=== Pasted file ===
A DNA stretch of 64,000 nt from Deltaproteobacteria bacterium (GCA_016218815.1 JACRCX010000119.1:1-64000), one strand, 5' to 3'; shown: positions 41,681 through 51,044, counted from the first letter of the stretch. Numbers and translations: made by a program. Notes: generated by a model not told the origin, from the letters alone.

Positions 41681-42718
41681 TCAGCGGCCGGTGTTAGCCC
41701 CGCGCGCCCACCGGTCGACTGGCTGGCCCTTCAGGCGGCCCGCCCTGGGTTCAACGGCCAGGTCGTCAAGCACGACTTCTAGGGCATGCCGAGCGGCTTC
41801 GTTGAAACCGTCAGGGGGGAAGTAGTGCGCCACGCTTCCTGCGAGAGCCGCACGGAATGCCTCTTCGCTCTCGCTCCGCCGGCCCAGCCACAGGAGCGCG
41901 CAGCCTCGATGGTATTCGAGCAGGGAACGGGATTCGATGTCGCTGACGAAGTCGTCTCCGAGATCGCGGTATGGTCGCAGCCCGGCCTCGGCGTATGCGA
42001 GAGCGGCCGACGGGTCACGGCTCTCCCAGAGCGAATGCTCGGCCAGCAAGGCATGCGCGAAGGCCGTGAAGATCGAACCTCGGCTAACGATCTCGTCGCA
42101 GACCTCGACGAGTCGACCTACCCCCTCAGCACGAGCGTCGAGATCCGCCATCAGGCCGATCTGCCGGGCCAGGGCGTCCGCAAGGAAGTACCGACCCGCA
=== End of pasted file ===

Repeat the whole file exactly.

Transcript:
A DNA stretch of 64,000 nt from Deltaproteobacteria bacterium (GCA_016218815.1 JACRCX010000119.1:1-64000), one strand, 5' to 3'; shown: positions 41,681 through 51,044, counted from the first letter of the stretch. Numbers and translations: made by a program. Notes: generated by a model not told the origin, from the letters alone.

Positions 41681-42718
41681 TCAGCGGCCGGTGTTAGCCC
41701 CGCGCGCCCACCGGTCGACTGGCTGGCCCTTCAGGCGGCCCGCCCTGGGTTCAACGGCCAGGTCGTCAAGCACGACTTCTAGGGCATGCCGAGCGGCTTC
41801 GTTGAAACCGTCAGGGGGGAAGTAGTGCGCCACGCTTCCTGCGAGAGCCGCACGGAATGCCTCTTCGCTCTCGCTCCGCCGGCCCAGCCACAGGAGCGCG
41901 CAGCCTCGATGGTATTCGAGCAGGGAACGGGATTCGATGTCGCTGACGAAGTCGTCTCCGAGATCGCGGTATGGTCGCAGCCCGGCCTCGGCGTATGCGA
42001 GAGCGGCCGACGGGTCACGGCTCTCCCAGAGCGAATGCTCGGCCAGCAAGGCATGCGCGAAGGCCGTGAAGATCGAACCTCGGCTAACGATCTCGTCGCA
42101 GACCTCGACGAGTCGACCTACCCCCTCAGCACGAGCGTCGAGATCCGCCATCAGGCCGATCTGCCGGGCCAGGGCGTCCGCAAGGAAGTACCGACCCGCA